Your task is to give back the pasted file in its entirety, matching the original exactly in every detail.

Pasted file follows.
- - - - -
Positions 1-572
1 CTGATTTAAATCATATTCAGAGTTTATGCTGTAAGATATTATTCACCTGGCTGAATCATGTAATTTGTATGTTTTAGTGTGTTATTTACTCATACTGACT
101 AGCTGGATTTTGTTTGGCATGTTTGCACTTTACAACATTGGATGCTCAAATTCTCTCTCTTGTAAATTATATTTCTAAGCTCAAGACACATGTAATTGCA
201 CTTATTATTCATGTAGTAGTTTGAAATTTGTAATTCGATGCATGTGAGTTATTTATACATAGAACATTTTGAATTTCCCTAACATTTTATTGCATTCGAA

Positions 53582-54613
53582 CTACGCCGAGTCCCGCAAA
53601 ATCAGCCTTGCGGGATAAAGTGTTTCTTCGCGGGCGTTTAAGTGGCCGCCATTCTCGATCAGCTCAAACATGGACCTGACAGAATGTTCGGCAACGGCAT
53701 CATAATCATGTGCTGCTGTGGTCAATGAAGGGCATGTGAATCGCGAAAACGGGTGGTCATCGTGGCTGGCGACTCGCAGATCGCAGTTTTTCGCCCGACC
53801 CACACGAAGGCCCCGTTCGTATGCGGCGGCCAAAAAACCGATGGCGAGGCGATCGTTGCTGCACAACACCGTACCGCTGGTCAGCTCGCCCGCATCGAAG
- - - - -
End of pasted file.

Positions 1-572
1 CTGATTTAAATCATATTCAGAGTTTATGCTGTAAGATATTATTCACCTGGCTGAATCATGTAATTTGTATGTTTTAGTGTGTTATTTACTCATACTGACT
101 AGCTGGATTTTGTTTGGCATGTTTGCACTTTACAACATTGGATGCTCAAATTCTCTCTCTTGTAAATTATATTTCTAAGCTCAAGACACATGTAATTGCA
201 CTTATTATTCATGTAGTAGTTTGAAATTTGTAATTCGATGCATGTGAGTTATTTATACATAGAACATTTTGAATTTCCCTAACATTTTATTGCATTCGAA

Positions 53582-54613
53582 CTACGCCGAGTCCCGCAAA
53601 ATCAGCCTTGCGGGATAAAGTGTTTCTTCGCGGGCGTTTAAGTGGCCGCCATTCTCGATCAGCTCAAACATGGACCTGACAGAATGTTCGGCAACGGCAT
53701 CATAATCATGTGCTGCTGTGGTCAATGAAGGGCATGTGAATCGCGAAAACGGGTGGTCATCGTGGCTGGCGACTCGCAGATCGCAGTTTTTCGCCCGACC
53801 CACACGAAGGCCCCGTTCGTATGCGGCGGCCAAAAAACCGATGGCGAGGCGATCGTTGCTGCACAACACCGTACCGCTGGTCAGCTCGCCCGCATCGAAG